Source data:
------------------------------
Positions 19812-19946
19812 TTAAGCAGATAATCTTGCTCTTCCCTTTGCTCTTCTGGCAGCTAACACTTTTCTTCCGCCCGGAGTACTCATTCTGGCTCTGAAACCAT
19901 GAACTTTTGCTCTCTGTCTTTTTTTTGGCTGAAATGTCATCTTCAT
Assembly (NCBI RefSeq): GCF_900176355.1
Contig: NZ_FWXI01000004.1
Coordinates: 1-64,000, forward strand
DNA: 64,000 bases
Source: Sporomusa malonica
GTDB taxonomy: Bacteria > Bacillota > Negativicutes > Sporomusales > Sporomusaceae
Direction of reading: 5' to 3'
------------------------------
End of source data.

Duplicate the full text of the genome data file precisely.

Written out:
Positions 19812-19946
19812 TTAAGCAGATAATCTTGCTCTTCCCTTTGCTCTTCTGGCAGCTAACACTTTTCTTCCGCCCGGAGTACTCATTCTGGCTCTGAAACCAT
19901 GAACTTTTGCTCTCTGTCTTTTTTTTGGCTGAAATGTCATCTTCAT
Assembly (NCBI RefSeq): GCF_900176355.1
Contig: NZ_FWXI01000004.1
Coordinates: 1-64,000, forward strand
DNA: 64,000 bases
Source: Sporomusa malonica
GTDB taxonomy: Bacteria > Bacillota > Negativicutes > Sporomusales > Sporomusaceae
Direction of reading: 5' to 3'